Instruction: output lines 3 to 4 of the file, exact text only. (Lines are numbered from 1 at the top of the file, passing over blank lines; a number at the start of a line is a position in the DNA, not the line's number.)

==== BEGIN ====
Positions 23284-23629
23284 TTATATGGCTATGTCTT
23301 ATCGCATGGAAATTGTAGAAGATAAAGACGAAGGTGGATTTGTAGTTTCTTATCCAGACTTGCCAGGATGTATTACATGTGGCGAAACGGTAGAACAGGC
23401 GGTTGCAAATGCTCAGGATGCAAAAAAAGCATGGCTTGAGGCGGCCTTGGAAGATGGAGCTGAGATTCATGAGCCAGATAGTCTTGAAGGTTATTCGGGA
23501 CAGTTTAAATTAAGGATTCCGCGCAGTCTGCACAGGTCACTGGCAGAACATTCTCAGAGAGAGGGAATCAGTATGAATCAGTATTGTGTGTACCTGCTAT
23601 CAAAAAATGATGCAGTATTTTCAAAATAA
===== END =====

23301 ATCGCATGGAAATTGTAGAAGATAAAGACGAAGGTGGATTTGTAGTTTCTTATCCAGACTTGCCAGGATGTATTACATGTGGCGAAACGGTAGAACAGGC
23401 GGTTGCAAATGCTCAGGATGCAAAAAAAGCATGGCTTGAGGCGGCCTTGGAAGATGGAGCTGAGATTCATGAGCCAGATAGTCTTGAAGGTTATTCGGGA